• However, a full battery could still be a clinical evaluation and not a forensic evaluation. According to the American Academy of Forensic Psychology, a full forensic evaluation includes actively seeking information from more than one source that would differentially test plausible rival hypotheses. This means psychologists need to actively seek prior records. They also need to talk to people who know the client, to assess both pre- and post-functioning. These collateral contacts are not only family members with a vested interest in the client, but also professionals or disinterested parties who will provide impartial accounts of the client.


Competency to Stand Trial

  • Psychologists can help determine if your client has an adequate understanding of the legal proceeding and ability to work with you. The focus of the evaluation is on current functioning and mental status. Psychologists can administer psychological instruments such as the MacArthur Competence Assessment Tool-Criminal Adjudication. This instrument helps the psychologist determine if the client understands the charges and trial process as well as her appreciation of relevance of information for her defense. This instrument also helps uncover the client’s ability to reason during decision making tasks and her logical problem-solving abilities.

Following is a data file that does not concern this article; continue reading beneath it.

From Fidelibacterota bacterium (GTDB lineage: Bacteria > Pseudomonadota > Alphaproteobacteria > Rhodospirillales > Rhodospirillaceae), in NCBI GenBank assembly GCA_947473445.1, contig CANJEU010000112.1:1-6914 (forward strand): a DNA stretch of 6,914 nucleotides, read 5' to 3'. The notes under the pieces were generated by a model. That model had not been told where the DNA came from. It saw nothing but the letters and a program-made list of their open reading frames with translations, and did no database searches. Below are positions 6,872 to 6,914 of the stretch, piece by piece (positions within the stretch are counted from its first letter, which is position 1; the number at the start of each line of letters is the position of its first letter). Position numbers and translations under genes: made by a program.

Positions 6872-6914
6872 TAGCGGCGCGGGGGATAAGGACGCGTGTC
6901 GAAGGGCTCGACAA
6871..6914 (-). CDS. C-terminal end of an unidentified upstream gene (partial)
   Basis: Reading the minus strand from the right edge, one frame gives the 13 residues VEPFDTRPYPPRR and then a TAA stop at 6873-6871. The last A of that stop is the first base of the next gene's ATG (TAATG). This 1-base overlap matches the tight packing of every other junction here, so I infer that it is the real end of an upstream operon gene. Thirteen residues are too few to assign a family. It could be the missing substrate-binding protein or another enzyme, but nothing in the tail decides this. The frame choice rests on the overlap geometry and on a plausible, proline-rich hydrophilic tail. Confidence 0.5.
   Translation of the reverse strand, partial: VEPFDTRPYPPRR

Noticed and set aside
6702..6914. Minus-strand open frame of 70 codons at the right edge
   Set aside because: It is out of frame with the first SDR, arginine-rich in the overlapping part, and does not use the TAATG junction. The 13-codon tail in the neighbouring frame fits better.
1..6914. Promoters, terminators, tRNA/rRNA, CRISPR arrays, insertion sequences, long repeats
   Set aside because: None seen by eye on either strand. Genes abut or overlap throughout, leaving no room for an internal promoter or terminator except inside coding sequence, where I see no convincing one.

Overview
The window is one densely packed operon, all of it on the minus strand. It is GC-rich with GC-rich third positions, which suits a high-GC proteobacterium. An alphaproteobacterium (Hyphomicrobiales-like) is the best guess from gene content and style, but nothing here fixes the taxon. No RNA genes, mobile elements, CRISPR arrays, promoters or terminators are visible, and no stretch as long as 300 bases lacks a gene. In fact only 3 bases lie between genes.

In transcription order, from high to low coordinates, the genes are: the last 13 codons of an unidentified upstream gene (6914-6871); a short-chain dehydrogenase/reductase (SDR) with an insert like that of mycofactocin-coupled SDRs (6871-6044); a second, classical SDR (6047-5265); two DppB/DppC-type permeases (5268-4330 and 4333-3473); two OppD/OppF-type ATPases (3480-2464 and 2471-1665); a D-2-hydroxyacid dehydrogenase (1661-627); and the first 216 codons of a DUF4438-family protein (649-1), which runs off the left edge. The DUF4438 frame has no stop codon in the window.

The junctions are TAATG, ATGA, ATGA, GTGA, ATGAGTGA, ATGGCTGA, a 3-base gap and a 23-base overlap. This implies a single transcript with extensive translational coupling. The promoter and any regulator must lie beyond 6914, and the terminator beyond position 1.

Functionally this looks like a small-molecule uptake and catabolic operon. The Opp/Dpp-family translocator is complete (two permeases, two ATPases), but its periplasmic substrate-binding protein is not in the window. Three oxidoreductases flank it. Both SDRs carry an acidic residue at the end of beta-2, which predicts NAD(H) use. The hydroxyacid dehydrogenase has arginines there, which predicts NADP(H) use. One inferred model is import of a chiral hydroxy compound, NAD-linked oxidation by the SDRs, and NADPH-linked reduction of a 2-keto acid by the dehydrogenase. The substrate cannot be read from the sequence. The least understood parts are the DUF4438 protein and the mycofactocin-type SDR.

• A subset of this type of evaluation is competency to plead guilty. The psychologist helps determine if the client understands the criminal process, is able to work with the attorney, why she wants to plead guilty, and her understanding of the implication of relinquishing certain rights.

Competency of Juveniles